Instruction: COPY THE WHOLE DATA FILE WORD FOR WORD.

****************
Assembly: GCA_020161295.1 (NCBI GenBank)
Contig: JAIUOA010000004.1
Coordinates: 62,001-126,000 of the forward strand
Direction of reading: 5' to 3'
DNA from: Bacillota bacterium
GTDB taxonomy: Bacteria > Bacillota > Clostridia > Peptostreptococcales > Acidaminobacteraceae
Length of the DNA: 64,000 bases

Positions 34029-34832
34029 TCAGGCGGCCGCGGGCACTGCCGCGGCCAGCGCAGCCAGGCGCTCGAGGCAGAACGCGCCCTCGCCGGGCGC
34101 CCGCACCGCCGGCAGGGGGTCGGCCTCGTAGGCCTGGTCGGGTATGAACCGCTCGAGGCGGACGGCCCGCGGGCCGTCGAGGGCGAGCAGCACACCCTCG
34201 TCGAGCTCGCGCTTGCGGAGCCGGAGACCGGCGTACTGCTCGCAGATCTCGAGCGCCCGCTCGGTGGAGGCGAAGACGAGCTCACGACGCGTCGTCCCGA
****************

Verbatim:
Assembly: GCA_020161295.1 (NCBI GenBank)
Contig: JAIUOA010000004.1
Coordinates: 62,001-126,000 of the forward strand
Direction of reading: 5' to 3'
DNA from: Bacillota bacterium
GTDB taxonomy: Bacteria > Bacillota > Clostridia > Peptostreptococcales > Acidaminobacteraceae
Length of the DNA: 64,000 bases

Positions 34029-34832
34029 TCAGGCGGCCGCGGGCACTGCCGCGGCCAGCGCAGCCAGGCGCTCGAGGCAGAACGCGCCCTCGCCGGGCGC
34101 CCGCACCGCCGGCAGGGGGTCGGCCTCGTAGGCCTGGTCGGGTATGAACCGCTCGAGGCGGACGGCCCGCGGGCCGTCGAGGGCGAGCAGCACACCCTCG
34201 TCGAGCTCGCGCTTGCGGAGCCGGAGACCGGCGTACTGCTCGCAGATCTCGAGCGCCCGCTCGGTGGAGGCGAAGACGAGCTCACGACGCGTCGTCCCGA